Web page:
Final Demonstration

26th- 28th November 2019,

Warsaw, Poland & The Hague, The Netherlands



The Final Demonstration (Final Demo) was the last Trial, concluding the series of DRIVER+ Trials. It also provided an opportunity to showcase the main outcomes of the Project.

The event had been tailored to the needs of the main End-User – the Emergency Response Coordination Centre (ERCC) – and was conducted in accordance with the project’s methodology. The ERCC, situated in Brussels, was created in 2001, following the European Parliament Decision on Union Civil Protection Mechanism (UCPM). It is the highest Crisis Management coordination body in the European Union. The primary aim of the UCPM is to strengthen cooperation between Participating States – Members States and others affiliated in the UCPM – in the field of civil protection, in order to respond to disasters as effectively and synergistically as possible. Since 2001, the UCPM has been activated over 300 times and each year the number of activations is growing. New innovative solutions, improving the realisation of the Union Civil Protection Mechanism tasks, are continually being sought.

The ERCC monitors the situation from Brussels and has an expert support group deployed on the ground called the European Union Civil Protection Coordination Team (EUCPT). The main role of the EUCPT is to coordinate activities in the field by liaising between the UCPM Modules and the Local Emergency Management Authority (of the country stricken by a disaster), in order to provide a common understanding of the needs and to ensure a relevant and timely response.

The Final Demo addressed the communication aspects between the UCPM components, mainly the ERCC, the EUCPT and the Modules, which are sent to the country in crisis by states affiliated within the scope of the UCPM. The main areas addressed were:

• reporting on the operational activities from the field to the ERCC;
• information exchange among Team Leaders of the Modules, and the EUCPT;
• geo-information support for situation assessment and decision-making for Team Leaders of the Modules and the EUCPT.

The Final Demo’s overall goal, similar to the other four Trials, was to follow the DRIVER+ methodology and show if, and how, the innovative DRIVER+ solutions can minimise a specific set of identified gaps in Crisis Management.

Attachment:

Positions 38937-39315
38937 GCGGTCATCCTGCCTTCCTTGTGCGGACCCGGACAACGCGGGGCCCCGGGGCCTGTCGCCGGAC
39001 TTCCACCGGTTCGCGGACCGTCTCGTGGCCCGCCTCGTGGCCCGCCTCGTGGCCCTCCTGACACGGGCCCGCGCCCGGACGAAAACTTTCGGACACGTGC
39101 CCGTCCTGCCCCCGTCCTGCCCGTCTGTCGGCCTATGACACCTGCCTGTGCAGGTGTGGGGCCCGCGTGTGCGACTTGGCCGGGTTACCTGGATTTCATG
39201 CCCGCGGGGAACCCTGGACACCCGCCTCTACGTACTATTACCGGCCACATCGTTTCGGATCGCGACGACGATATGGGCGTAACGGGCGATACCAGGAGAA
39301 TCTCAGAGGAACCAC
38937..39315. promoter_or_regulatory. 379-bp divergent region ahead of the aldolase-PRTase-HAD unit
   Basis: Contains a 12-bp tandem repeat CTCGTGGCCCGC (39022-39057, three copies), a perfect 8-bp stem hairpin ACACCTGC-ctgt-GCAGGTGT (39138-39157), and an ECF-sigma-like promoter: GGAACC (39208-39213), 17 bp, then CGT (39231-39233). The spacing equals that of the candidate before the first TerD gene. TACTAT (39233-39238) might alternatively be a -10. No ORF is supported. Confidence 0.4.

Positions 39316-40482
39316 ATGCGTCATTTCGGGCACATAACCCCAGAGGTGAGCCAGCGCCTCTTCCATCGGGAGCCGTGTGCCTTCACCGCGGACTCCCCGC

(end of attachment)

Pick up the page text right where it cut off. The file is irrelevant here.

Gap 1

Shortcomings in interoperability in the ability to exchange crisis-related information among agencies and organisation.

Gap 2

Lack of a “Common Operational Picture” to integrate data sources and calculation results from different models crucial for the decision making process.

Gap 3

Limitations in the ability to merge and synthetise disparate data sources and models (e.g. historic events, spreading models, tactical situation, critical assets map) in (near) real time to support decision making.



The Final Demo was organised by the Space Research Centre of Polish Academy of Sciences with the support of Consortium Members, including: The Main School of Fire Service, the Joint Research Centre, Thales Communication & Security SAS, XVR Simulation BV, Frequentis AG and the Safety Region Haaglanden in The Hague. The Final Demo, as a command post exercise, had several locations. The different locations aimed to simulate remote conditions, in which different actors of the Union Civil Protection Mechanism work on a daily basis.

The Final Demo took place at the following locations:

The Emergency Response Coordination Centre (ERCC)
situated in the Space Research Centre of Polish Academy of
Sciences (Warsaw, Poland).

The European Union Civil Protection Team (EUCPT) located at the Main School of Fire Service (Warsaw, Poland).

4 Ground Forest Fire Fighting using Vehicles (GFFFV) Modules command posts placed in the Main School of Fire Service (Warsaw, Poland).